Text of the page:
Mines and Mining Development Minister Winstone Chitando said miners will not be compelled to list on the Zimbabwe Stock Exchange as Government seeks to improve the local mining investment climate.
By Regerererai Muchineripi
Zimbabwean policymakers have been locked in a debate on the mining bill which required mining companies to list the majority of their shares on the local exchange or risk losing their mining rights.
The country according to the new mines bill was supposed to adopt legislation to compel mining firms with mining rights or title in the country to list the majority of their shares on the domestic stock market to foster accountability and enable locals to buy shares.
Giving his offical adress on the Chamber of Mines Zimbabwe conference in Victoria Falls Minister Chitando said no miner will be compelled to list locally, a complete diversion from former President Robert Mugabe’s policies in the past adminstration.
“In the last few months there has been talk of mining companies to list on the ZSE and this caused a lot of panic in the market. I want to say it on record that no mining company will be compelled to list on the local stock exchange because we believe forcing miners to list does not fit in the new economic dispensation,” said Minister Chitando.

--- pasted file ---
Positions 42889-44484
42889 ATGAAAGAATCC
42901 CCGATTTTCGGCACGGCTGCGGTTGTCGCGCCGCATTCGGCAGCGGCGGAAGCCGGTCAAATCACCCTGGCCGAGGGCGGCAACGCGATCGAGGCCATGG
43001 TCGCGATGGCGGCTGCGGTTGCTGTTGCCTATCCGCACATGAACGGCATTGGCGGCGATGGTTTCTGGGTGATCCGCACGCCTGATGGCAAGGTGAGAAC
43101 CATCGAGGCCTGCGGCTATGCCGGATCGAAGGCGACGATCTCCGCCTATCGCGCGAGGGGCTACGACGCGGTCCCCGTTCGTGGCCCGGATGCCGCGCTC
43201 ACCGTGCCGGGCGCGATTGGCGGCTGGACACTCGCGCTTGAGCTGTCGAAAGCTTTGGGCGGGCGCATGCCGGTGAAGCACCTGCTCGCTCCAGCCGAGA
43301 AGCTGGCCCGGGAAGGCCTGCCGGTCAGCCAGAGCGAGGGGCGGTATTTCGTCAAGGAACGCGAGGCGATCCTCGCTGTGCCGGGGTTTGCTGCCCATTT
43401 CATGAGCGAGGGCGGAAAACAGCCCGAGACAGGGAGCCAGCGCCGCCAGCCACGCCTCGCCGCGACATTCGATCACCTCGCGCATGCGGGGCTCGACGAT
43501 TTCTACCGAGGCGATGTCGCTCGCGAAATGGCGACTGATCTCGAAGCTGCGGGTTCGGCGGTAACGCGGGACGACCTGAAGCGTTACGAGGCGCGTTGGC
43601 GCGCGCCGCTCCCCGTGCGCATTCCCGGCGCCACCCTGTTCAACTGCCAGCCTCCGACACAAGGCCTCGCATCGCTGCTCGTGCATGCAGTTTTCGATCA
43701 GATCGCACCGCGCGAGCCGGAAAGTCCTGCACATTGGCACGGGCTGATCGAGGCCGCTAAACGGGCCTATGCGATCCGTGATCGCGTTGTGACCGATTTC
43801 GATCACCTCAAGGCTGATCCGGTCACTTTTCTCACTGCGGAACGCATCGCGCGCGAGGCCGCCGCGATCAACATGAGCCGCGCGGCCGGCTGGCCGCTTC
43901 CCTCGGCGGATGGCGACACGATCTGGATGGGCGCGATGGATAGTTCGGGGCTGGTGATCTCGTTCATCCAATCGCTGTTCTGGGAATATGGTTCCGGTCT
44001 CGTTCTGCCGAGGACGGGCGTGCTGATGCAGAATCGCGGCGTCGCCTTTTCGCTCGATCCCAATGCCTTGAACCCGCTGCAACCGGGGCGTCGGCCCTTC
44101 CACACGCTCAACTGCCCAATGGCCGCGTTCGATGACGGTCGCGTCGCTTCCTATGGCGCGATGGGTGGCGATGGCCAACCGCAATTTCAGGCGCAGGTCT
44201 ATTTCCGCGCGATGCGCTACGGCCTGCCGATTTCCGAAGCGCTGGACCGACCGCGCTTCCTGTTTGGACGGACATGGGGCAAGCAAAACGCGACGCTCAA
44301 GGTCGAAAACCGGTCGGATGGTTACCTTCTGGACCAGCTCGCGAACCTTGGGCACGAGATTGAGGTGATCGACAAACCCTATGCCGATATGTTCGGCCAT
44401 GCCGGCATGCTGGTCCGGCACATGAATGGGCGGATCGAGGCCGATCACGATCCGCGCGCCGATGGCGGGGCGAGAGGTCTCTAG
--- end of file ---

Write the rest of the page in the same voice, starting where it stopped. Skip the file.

Currently, only four mining companies are listed on the Zimbabwe Stock Exchange (ZSE), which was founded in 1896. The mining stocks are diversified gold miner, RioZim, Bindura Nickel Corporation (BNC), coal extractor Hwange (HCCL) and gold miner, Falcon Gold Zimbabwe.
Large mining firms such as Zimbabwe Platinum Holdings and Caledonia Mining Corporation are listed on the Australian Stock Exchange and New York Stock Exchange respectively.
Mining is a strategic sector for Zimbabwe, generating about 60 percent of the mineral rich Southern African country’s exports.
Zimbabwe has over 40 mineral occurrences including gold, diamonds, platinum, nickel, chrome and lithium.
Some of the country’s mining firms with mining rights/title in Zimbabwe and are listed in foreign jurisdictions include Zimplats, which has a primary listing on the Australia Stock Exchange and HCCL; in which Government has majority stake, has a secondary listing on the Johannesburg Stock Exchange (JSE).
Mines and Energy Portfolio Committee chairperson Themba Mliswa at the Chamber of Mines conference said the move to say no miners are compelled to list is a welcome development.
He added that there must be consistence in terms of policy pronouncements going into the future.